Two fined over church lift incident which killed woman and injured another

Seow Tiong Bin (left), 60, a designer and consultant of Access Safety Technology, and parish priest Tan Kong Eng, 61, commonly referred to as Father Peter Tan, pleaded guilty on Tuesday to three and two charges respectively. -- ST PHOTOS: ONG WE
Seow Tiong Bin (left), 60, a designer and consultant of Access Safety Technology, and parish priest Tan Kong Eng, 61, commonly referred to as Father Peter Tan, pleaded guilty on Tuesday to three and two charges respectively. -- ST PHOTOS: ONG WEE JIN

SINGAPORE - Two men were fined a total of $17,000 on Thursday over a malfunctioned lift at the Church of St Michael two years ago which killed one woman and seriously injured another.

Seow Tiong Bin, 60, a designer and consultant of Access Safety Technology, and parish priest Tan Kong Eng, 61, commonly referred to as Father Peter Tan, pleaded guilty on Tuesday to three and two charges respectively.

They admitted to committing a negligent act to endanger the personal safety of others at the church in St Michael's Road, resulting in the lift being unsafe to use.

On May 16, 2012, Filipino maid Clarita Cerraon Abanes, 46, was able to open the unlocked first floor lift door, when the lift car was on the second floor.

When she stepped into the lift shaft with Madam Rose Tay Kim Le, 82, the lift car descended slowly on them and pressed them down.

Both women were trapped under the lift car for an hour before they were extricated by civil defence officers.

Ms Abanes, who was working for a couple, died eight days later from lack of oxygen to her brain and chest injuries. Madam Tay survived but now cannot walk without assistance, the court heard.

Seow, described as the "directing mind and will of Access", a company which builds, designs and overhaul gondolas, carried out major repair works on the lift between 2009 and 2010 when he was not qualified and the company was not a lift contractor. He had engaged an unlicensed electrician to rewire the lift and safety interlocks.

The lift had been installed by Aspire Elevator Company, which took over SAGAX Engineering that had been among three companies that sent in written quotations to the church. Neither SAGAX nor Aspire was a lift contractor nor were they licensed.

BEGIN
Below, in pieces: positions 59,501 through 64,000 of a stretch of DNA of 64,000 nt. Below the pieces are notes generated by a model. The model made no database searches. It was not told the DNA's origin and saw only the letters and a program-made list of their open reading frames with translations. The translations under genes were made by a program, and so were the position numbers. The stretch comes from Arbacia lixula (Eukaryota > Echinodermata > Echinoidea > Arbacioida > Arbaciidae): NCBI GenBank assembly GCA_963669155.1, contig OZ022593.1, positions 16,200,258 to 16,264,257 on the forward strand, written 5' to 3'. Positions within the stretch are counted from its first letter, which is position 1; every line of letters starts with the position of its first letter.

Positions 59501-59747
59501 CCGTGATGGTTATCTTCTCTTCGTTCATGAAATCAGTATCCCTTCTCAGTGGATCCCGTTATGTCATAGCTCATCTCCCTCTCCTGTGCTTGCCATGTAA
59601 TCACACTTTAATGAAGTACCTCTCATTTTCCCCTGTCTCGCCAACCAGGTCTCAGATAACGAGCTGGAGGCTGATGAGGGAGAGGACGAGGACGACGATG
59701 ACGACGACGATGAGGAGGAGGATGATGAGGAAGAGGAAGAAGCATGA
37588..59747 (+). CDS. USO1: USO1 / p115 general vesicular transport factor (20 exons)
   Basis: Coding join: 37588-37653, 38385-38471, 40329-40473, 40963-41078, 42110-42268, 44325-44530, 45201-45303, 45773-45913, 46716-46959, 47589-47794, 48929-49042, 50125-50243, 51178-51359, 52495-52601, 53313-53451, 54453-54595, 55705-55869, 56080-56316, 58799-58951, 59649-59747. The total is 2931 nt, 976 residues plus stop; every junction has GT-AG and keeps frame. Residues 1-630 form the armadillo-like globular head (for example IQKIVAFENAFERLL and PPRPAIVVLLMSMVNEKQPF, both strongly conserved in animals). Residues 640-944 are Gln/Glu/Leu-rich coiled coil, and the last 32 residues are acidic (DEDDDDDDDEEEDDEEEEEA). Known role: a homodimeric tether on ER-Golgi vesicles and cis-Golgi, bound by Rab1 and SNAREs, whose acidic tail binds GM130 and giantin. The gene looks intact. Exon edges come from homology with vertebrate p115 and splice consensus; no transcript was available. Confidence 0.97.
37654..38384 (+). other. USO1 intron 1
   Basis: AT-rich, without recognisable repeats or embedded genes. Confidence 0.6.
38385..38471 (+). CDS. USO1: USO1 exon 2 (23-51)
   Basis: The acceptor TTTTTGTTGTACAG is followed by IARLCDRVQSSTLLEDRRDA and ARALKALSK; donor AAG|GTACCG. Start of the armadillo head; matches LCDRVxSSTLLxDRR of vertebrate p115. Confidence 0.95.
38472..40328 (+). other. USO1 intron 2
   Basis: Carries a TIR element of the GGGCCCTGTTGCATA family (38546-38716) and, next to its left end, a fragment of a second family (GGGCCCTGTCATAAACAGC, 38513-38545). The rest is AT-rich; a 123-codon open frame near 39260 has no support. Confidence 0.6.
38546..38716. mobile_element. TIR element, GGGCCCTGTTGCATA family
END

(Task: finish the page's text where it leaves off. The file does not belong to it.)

District Judge Victor Yeo said among other things that while he agreed with Seow's lawyer that the original design of the lift was flawed and the lift became operational after lift modification works by Access in 2010, the fact remained that the platform lift was unsafe to use and exposed users to crushing hazard.

"This court also could not ignore the severe consequences that resulted from this tragic incident where one life was lost and where another person suffered serious injuries,'' he said.

He also noted that since 2008, the lift had never been maintained or inspected as required under the regulations.

There was no maintenance carried out on the lift for 26 months after the modifications and until the date of the incident.

The judge said Tan, who chairs the finance committee of the church, ought to have exercised greater vigilance in seeking the advice and services of qualified professionals such as architects and engineers to carry out alternation and additional works, given his earlier experience with Aspire.

He fined Seow, who has two unrelated convictions, a total of $12,500, and Tan, $4,500.

The maximum penalty for negligence to endanger the personal safety of others is two years' jail and a $5,000 fine on each charge.